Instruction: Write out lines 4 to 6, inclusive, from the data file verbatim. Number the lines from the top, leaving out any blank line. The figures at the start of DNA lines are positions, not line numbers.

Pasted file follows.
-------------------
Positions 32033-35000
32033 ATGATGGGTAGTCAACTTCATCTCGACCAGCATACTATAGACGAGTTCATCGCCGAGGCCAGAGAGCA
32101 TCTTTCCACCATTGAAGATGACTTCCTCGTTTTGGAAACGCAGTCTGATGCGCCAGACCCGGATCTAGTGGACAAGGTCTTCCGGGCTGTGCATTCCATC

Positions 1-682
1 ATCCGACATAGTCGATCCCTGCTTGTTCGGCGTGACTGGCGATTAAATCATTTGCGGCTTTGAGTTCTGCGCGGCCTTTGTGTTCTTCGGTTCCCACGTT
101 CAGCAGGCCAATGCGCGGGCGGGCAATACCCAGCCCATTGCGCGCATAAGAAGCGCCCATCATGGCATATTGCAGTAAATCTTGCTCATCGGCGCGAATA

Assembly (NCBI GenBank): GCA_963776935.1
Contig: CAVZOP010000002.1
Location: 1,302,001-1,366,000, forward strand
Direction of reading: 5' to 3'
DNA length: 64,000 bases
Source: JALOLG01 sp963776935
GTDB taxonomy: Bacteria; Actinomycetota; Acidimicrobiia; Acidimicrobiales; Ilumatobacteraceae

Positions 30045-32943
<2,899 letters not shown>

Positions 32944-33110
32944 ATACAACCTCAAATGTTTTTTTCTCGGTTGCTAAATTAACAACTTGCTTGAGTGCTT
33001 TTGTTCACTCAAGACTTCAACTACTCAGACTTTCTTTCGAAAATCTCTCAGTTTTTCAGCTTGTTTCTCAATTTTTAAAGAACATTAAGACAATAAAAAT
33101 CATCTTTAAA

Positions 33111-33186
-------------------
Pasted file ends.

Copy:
Positions 1-682
1 ATCCGACATAGTCGATCCCTGCTTGTTCGGCGTGACTGGCGATTAAATCATTTGCGGCTTTGAGTTCTGCGCGGCCTTTGTGTTCTTCGGTTCCCACGTT
101 CAGCAGGCCAATGCGCGGGCGGGCAATACCCAGCCCATTGCGCGCATAAGAAGCGCCCATCATGGCATATTGCAGTAAATCTTGCTCATCGGCGCGAATA